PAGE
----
Originally Posted by ridgewalker
Used above ^ method for focusing the camera,happy with the results,thanks for sharing that method.
This method works so well that you don't even need to actually view the image while conducting the focus process!
As i said the video focus was looking pretty good from taking video ,check it ect.
So decided to do the focus method based of the photo file size blind
...take a photo and only noting the file size without viewing the image.
First photo...benchmark...second photo turn lens,file size decrease....third photo (turn lens back past benchmark spot file size increase.....forth photo,turn lens further from benchmark, file size decrease...fifth photo turn lens back toward benchmark,file size increase 50 over benchmark file size and left it there.
Now time to view the images and see how this blind test worked out.
They looked good and the last image was most clear.
Step outside to record a test video,come back in and view the video.
Video looks good and image is in focus better
than it had been with using the record video,check,adjust lens repeat method.
If your needing to focus your camera try the photo file size comparison method,definitely gives very good results,recommend this method for anyone who needs to focus your camera.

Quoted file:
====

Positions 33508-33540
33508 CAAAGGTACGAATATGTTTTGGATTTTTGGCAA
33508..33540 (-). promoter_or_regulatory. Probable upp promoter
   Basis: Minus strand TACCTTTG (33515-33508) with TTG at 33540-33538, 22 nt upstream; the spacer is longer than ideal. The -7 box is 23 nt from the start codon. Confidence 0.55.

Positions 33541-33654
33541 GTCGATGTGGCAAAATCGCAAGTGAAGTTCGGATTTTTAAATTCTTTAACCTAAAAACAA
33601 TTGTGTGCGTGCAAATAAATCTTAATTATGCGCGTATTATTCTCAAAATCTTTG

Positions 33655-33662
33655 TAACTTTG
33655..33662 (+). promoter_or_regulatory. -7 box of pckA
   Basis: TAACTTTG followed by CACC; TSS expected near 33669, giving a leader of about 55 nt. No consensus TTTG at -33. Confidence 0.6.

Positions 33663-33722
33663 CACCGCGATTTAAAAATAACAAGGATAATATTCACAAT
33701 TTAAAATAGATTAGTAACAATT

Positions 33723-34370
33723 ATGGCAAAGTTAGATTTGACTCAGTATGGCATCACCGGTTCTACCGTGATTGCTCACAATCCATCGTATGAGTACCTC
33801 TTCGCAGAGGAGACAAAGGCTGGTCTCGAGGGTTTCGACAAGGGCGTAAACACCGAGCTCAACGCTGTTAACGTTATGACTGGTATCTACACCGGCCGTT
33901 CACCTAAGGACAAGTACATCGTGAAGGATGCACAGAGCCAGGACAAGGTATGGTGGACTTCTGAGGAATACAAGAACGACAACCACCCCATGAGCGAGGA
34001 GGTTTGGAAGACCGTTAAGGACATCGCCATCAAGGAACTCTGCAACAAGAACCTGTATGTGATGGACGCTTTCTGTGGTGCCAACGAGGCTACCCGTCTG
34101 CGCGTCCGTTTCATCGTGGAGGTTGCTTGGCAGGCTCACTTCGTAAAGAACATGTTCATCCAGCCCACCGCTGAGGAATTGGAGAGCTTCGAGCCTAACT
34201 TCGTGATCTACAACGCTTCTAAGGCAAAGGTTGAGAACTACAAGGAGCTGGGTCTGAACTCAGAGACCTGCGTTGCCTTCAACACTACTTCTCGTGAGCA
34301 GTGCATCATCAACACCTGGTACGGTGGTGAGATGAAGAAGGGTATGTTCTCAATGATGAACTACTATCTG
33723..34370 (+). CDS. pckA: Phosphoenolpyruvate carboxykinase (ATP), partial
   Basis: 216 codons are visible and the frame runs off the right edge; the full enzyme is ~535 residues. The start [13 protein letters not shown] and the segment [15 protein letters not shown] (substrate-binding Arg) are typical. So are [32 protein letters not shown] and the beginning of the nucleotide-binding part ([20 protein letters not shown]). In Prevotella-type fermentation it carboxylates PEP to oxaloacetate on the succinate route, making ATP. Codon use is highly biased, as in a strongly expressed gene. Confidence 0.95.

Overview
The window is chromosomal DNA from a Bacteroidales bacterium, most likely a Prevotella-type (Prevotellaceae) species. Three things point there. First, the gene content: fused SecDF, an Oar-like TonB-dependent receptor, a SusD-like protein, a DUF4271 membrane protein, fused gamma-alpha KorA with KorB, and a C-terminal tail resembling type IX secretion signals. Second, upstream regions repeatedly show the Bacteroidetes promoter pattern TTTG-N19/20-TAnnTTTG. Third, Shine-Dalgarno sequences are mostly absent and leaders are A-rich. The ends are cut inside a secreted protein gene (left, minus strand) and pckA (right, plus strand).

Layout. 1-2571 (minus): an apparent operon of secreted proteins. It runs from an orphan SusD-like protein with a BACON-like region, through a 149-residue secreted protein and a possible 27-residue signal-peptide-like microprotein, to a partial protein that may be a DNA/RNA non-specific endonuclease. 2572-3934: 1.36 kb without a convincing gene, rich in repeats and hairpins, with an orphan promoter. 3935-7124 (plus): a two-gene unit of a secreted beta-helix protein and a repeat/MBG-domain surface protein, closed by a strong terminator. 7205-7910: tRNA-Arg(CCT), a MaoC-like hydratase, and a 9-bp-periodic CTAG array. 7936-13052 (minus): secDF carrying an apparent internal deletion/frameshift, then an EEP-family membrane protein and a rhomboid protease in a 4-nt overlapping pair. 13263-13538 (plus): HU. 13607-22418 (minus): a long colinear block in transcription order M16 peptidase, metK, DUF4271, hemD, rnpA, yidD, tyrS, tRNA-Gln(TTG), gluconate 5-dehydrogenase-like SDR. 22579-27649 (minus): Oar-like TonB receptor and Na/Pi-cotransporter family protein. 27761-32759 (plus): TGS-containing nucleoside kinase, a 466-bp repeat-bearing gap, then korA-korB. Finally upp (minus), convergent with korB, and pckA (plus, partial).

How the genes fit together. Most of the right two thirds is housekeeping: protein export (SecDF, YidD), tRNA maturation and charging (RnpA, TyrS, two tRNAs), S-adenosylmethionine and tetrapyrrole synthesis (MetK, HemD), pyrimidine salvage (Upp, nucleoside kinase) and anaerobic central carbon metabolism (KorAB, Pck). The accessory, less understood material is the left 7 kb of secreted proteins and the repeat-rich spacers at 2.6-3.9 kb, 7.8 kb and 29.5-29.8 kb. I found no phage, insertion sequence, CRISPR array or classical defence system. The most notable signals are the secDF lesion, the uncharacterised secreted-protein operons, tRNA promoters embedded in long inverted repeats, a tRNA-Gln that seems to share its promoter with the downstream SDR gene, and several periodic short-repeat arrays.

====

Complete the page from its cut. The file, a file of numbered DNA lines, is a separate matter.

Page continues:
I just ran my own test, because I wanted to test how easy the time lapse photo method would be (I set for 5 sec. intervals). In between each photo I turned the lens very slightly, maybe 1-2 deg, holding the case in position as best I could. This gave a very quick sequence of photos with pretty much the same scene (the new flat-bottom case really helped with this). My goal was not to set the lens to it's best position, but to see how close the files size method was to what my eye considered best. I used a lens that was being considered for the D lens... similar AOV but with some out of focus at the edges (typical with these inexpensive lenses with wide AOV).
My conclusion... the file size will get you VERY close, but not necessarily the best if measured by your eye. This was an acid test because the lens focal plane is not flat like the CMOS is. So the center focus is slightly different from the edge focus, and this led to a false positive on the file size method giving the "best" focus compared to what my eye determine was better across the entire frame.
YMMV, and for many people who aren't overly concerned if the focus is dead on, the file size method will get you VERY close if you can zero in on it.
FWIW, I have attached the photo sequences from my test... one distant and one fairly close up. I would use the photo method again to zero in on the near-best lens position, but would shoot additional photos to zero in to dead on as determined by my eye, with a method to identified what rotation of the lens was for each photo (e.g. some tape on the lens housing and lens barrel).